Weeks 3-4: Crafting.  I am making the flower girl dresses and hairpieces, ring bearer bow tie and suspenders, the ring box and a sign for the two ring bearers to carry, bride’s headpiece, wedding favors, all decorations for the wedding and reception, and many more things to mention.

Week 5 which starts tomorrow: Finish up the decorations and make all the food.  I didn’t get as many things made last week as I had hoped.  In fact, all I got done was the flower girl dresses and the hairpiece for the bride. Thankfully I am taking this next week off work; otherwise, I’m not sure I would be able to get everything done.   Hopefully, it will all come together without too much stress.  But I expect to be very, very busy for the next week.

hairpiece for the bride

flower girl dress

Thankfully, other members of our family are handling other parts of the wedding.  My mother-in-law is making the cake, my sister and niece are doing the pictures, a friend of the groom’s will be the DJ for the afternoon, and my (step) daughter’s mother is doing the flowers for the bridal party.

Oh, and did I mention that we also had 3 family birthday’s this week.  My oldest granddaughter turned 4 yesterday.  She is growing up so fast.  And honeyman’s brithday is tomorrow.

Eve turns 4

I’m making things to take to the fair again this year and they have to be turned in no later than this coming Monday morning.  There really is too much going on in my life right now.

Even with as much fun as I am having doing the stuff for the wedding, and as busy as I am with everything else, I so want to quilt!  I really miss quilting.  It has been at least 10 weeks since I have had time to work on even a little quilt.  So, that is my plan for the last half of October and all of November — QUILT!!!  Well, as much as I can with working full-time, traveling several weeks for work, and babysitting 5 nights a week.  Oh, why do I have a feeling I’m going to have a hard time fitting it in even then?

And, even though these are not quilting finishes, I do have several finishes, so I am linking up with Finish it Friday at Crazy Mom Quilts, Link a Finish Friday at Richard and Tanya, and Can I Get a Whoop Whoop at Confessions of a Fabric Addict.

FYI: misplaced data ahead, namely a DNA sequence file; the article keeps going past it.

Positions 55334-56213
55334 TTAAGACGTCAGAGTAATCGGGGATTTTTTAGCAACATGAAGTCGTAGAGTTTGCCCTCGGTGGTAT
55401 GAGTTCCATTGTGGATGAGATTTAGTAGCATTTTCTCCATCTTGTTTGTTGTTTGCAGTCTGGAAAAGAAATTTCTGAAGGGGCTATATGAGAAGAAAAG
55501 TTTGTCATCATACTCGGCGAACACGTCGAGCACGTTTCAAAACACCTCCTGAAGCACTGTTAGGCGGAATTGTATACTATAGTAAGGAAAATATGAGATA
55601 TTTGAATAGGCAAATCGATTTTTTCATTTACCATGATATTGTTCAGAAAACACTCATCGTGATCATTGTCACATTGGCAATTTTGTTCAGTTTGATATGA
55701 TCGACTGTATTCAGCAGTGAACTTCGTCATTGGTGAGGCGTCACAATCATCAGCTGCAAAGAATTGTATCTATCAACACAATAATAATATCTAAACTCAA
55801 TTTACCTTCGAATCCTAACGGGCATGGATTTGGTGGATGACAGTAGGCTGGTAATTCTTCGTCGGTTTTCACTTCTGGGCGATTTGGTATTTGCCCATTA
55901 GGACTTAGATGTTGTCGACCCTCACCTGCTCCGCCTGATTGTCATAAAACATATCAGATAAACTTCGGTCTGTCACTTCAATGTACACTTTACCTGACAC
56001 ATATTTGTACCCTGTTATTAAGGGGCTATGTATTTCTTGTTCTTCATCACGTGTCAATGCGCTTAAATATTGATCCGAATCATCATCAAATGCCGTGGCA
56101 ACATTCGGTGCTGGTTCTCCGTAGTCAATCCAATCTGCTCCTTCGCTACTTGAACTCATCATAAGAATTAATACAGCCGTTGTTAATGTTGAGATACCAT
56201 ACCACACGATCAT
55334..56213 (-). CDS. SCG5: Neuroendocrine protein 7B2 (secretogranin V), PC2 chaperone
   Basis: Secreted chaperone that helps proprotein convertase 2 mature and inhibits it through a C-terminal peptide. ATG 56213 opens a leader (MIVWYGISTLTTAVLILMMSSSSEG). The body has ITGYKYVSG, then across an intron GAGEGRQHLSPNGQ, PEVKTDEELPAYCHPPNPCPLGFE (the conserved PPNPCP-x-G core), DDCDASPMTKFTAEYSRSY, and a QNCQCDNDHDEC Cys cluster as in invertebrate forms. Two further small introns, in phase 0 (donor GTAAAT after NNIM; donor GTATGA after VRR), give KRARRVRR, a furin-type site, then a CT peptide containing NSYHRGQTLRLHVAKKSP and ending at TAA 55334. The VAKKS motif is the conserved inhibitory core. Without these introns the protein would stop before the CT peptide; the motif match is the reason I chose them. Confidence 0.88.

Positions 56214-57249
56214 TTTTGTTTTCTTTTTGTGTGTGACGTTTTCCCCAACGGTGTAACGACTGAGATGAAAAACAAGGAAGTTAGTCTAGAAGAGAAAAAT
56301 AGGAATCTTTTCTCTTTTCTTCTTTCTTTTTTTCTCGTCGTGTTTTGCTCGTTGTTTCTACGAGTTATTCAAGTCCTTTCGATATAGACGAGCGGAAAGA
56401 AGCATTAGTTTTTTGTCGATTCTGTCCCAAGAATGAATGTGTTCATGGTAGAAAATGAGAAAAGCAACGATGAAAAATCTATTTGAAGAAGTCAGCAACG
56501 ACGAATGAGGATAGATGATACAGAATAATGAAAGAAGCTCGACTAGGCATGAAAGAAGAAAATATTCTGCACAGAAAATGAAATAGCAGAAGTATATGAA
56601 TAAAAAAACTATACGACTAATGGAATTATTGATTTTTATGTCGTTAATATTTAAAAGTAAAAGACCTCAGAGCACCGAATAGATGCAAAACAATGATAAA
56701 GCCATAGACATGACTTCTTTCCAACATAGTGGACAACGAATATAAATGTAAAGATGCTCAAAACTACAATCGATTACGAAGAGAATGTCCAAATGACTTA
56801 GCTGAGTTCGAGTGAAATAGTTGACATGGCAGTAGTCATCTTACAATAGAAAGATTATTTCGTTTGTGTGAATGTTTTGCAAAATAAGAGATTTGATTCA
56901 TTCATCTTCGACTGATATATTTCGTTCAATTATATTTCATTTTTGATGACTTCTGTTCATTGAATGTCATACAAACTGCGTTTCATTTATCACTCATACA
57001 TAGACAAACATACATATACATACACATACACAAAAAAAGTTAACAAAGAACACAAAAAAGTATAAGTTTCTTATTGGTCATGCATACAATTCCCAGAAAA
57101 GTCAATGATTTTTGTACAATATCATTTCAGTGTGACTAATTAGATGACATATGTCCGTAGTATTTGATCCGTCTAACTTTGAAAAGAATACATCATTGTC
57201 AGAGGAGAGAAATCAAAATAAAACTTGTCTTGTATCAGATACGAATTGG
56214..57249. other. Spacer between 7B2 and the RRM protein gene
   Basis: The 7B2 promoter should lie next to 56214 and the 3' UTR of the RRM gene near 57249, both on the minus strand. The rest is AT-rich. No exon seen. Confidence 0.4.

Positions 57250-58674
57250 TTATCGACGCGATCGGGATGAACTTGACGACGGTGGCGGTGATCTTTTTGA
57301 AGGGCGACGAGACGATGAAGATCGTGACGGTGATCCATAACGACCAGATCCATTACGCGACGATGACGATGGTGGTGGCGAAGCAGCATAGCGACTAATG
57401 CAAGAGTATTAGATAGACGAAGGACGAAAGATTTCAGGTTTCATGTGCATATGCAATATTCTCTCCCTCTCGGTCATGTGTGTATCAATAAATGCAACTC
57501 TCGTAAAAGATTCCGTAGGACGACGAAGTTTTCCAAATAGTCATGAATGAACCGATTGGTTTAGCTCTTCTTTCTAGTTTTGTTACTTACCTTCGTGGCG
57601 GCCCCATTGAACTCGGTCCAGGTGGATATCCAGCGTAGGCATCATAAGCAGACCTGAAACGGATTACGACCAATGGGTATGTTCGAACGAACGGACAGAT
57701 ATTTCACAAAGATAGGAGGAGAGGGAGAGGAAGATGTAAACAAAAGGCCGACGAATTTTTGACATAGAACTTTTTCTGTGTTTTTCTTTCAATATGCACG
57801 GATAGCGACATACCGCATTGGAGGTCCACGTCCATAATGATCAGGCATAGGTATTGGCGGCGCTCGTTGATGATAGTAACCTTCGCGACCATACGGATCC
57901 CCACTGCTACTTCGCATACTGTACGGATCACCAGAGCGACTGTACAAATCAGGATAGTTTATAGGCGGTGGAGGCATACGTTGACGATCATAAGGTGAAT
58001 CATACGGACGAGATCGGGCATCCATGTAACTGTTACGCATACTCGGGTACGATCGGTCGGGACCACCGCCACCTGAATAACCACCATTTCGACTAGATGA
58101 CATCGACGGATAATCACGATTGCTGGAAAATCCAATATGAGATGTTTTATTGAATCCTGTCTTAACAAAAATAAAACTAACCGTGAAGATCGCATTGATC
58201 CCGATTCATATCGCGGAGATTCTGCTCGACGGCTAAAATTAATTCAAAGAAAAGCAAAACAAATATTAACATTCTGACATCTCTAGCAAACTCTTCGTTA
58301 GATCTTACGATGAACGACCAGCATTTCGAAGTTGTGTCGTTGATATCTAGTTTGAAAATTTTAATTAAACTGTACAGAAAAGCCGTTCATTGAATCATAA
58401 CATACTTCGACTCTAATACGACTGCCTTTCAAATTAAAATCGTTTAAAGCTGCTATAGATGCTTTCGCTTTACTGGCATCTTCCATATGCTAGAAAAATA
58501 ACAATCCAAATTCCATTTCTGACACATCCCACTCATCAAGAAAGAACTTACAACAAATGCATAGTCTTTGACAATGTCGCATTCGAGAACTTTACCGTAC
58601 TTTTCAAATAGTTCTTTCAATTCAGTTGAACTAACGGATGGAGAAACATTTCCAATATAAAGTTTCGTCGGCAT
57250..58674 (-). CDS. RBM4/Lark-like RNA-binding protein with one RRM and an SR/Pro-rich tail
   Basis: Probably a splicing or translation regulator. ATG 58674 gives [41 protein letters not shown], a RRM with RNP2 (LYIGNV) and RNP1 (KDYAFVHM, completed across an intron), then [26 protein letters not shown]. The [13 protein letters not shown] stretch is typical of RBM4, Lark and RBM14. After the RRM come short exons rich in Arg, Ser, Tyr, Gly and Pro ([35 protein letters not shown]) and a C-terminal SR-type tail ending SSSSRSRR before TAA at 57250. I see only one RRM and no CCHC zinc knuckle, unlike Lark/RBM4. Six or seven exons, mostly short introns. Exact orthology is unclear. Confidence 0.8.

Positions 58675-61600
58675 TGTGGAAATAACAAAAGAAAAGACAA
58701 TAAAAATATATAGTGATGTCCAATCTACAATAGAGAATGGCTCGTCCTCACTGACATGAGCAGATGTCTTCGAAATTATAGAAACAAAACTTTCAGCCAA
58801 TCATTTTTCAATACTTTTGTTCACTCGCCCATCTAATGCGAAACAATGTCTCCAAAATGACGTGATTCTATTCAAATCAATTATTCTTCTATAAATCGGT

Lego, Car, Truck Sack Tutorial

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My grandson turned 2 today.  He loves playing with cars and trucks.  To him, anything with wheels is a truck — a vacuum cleaner, a bus, a cart.  There is no difference.  Wheels = truck.  Period.

I made my nephew a Lego sack in December for Christmas and I thought it would be a great idea for a truck sack as well.  All you need is somewhat different fabric, and you have a cool sack for things with wheels.

Following is a tutorial for making your own sack whether it be for Legos, things with wheels, or little ponies.  I included a bunch of pictures, so this post is quite long.  But it’s easy peasy so you should be able to get through it quickly.  Feel free to let me know if you have questions, or if you run across problems with the tutuorial

Lego Sack or Car Sack Tutorial

Materials Needed:

1-1/4 yards interior fabric

1-1/4 yards exterior fabric

4-1/8 yards cording or rope, 3/8” – 1/2” wide

Scrap pieces of heavy duty interfacing or craft fuse

General Sewing Supplies – thread, scissors, pins, marking pen or chalk, measuring tape

Most fabric is 42”-44” wide.  You will want to start by cutting the length of your fabric to be the same as the width of the fabric.  So, if your fabric is 44” wide, the length should also be 44” so that you have a square.  There are a couple of ways you could do this as pictured below.  This is a small sample of fabric I am using just for demonstration.  This does not need to be perfect, close will work.

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Once you have your fabric length and width the same size, fold the interior fabric in half, and then in half again, such that a square is formed.   Then do the same for the exterior fabric.  Place one on top of the other, matching the corner fold and lining up the edges.

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Using your measuring tape, measure from the folded corner out to the raw edge, a distance of ½ of the width of your fabric.  My fabric was 44” wide and 44” long before I folded it into a square; therefore I am going to measure 22” from the folded corner and make a mark at that point.  If your fabric was 43” wide, you would be making a mark at the 21 ½” point.  (Note: from the last picture to this picture, I flipped my fabric over so the folded corner would be to my left, instead of my right.  I am right handed so I wanted to hold the tape at the folded corner with my left hand, and make the marks at 22″ with my right hand)

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Continue to move the tape measure across the square of fabric, starting at the folded corner each time and making a mark at the 22” point.  This will create an arc across your fabric.